March 06, 2005

An eggcorn hatches

OK, it's official. Hobbesian choice is now the blue-state equivalent of the French choix cornélien: a forced choice between two unattractive alternatives. Well, it's not exactly official -- there's no Blue State Academy to decide these things -- but after reading James Wolcott's 3/2/2005 attack on Kurt Anderson, it looks to me like we've passed the sociolinguistic tipping point on this one.

You can read all about the Great Hobbesian Choice Brouhaha in this 2/19/2005 post, but here's a quick summary. Back in April of 2003, Peter Wood at the National Review trashed John Payton, who argued for the University of Michigan in Gratz v. Bollinger, for using the phrase "Hobbesian choice". Wood took this to be a malapropism for the long-established idiom "Hobson's choice", indicating that "diversity's defenders came across as stridently self-righteous and pretty sloppy about the details". Then Kurt Anderson wrote in the 2/21/2005 New York Magazine about our "Hobbesian choice" in Iraq -- "either we hope for the vindication of Bush’s risky, very possibly reckless policy, or we are in a de facto alliance with the killers of American soldiers and Iraqi civilians", according to him. Some bloggers rapped his knuckles for the apparent mistake, and I agreed: "Even if there is a valid and coherent reason for Anderson to see his choice as a 'Hobbesian choice', he can't use that phrase without taking literate readers aback, and leading some of them to make fun of him. Unless, of course, he can convince them that the whole thing was a clever pun all along." Then Anderson wrote to Jim Hanas that indeed, he meant the phrase as a piece of word-play.

Now James Wolcott has posted a stinging attack on Kurt Anderson under the heading "Take this binary mode and shove it": "bright and intelligent in a completely uninteresting way", "glib in a Manhattan Mandarin manner that conceals the glibness behind a knowingness that itself conceals a lack of deeper, driving conviction", "one of those media personalities who's always 'positioning' himself without ever taking a real position".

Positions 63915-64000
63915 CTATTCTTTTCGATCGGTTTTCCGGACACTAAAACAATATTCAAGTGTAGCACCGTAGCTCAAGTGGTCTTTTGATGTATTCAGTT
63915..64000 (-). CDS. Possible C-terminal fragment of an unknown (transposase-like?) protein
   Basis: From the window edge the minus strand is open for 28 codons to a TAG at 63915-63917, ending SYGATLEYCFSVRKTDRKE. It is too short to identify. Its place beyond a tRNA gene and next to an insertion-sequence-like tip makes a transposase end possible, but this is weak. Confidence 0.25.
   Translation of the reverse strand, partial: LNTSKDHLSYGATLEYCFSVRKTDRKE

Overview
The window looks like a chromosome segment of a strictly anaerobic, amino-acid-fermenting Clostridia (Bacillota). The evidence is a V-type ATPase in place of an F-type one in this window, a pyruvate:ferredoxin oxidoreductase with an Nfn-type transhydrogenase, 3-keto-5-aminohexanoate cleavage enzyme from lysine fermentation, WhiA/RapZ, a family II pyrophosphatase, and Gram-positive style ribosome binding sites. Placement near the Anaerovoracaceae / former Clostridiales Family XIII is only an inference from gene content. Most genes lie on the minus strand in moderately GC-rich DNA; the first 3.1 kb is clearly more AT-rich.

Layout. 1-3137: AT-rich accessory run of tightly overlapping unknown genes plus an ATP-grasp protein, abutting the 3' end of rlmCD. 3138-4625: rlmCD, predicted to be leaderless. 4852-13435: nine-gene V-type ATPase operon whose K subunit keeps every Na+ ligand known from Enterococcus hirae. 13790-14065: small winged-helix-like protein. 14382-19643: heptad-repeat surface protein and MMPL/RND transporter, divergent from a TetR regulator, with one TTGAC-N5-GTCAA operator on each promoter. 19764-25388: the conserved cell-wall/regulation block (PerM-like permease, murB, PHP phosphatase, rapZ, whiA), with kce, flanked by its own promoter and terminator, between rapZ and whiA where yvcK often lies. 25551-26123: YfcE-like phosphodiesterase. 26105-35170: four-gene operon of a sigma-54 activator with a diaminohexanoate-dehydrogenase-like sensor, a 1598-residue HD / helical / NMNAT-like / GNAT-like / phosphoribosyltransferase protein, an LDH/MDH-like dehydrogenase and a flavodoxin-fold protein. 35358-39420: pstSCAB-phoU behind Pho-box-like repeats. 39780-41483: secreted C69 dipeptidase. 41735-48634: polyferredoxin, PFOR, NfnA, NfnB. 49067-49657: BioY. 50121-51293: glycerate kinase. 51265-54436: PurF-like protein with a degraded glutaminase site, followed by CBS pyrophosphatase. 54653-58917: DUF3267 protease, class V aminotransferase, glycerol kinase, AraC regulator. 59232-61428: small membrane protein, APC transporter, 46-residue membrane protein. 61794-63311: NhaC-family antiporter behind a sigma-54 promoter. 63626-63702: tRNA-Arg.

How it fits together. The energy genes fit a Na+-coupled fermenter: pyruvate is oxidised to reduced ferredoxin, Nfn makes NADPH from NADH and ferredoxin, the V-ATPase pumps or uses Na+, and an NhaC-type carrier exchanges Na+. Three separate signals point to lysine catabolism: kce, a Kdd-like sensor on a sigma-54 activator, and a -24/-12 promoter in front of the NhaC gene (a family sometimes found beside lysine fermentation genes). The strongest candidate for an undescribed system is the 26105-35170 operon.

The character evaluation aside, Wolcott quotes approvingly from Matt Taibbi:

"'Each of us has a Hobbesian choice concerning Iraq' [Andersen writes]. This is horseshit on its face. Even the original Hobbesian choice was horseshit, especially in the eyes of the stereotypical New York liberal Andersen is addressing. We no more have to choose between chaos and authoritarianism than we do between rooting for Bush and rooting for the insurgents. There is a vast array of other outcomes and developments to root for."

Taibbi assumes without comment that "the original Hobbesian choice" was between chaos and authoritarianism, and Wolcott accepts that assumption without comment. I think it's going to be impossible to put this horse back in Hobson's stable, even if we wanted to -- there's a second idiom now.

There are plenty of precedents for the stable [sorry] co-existence of eggcornic idiom pairs: "butt naked" vs. "buck naked" (where scholarship seems unable to establish which was the original), and "home in" vs. "hone in", "deep seated" vs. "deep seeded", and many more. What's interesting about this case is that there's also a subtle but clear difference in meaning: a Hobson's choice between something bad and nothing, and a Hobbesian choice between equally unwanted opposites.


Posted by Mark Liberman at March 6, 2005 07:50 AM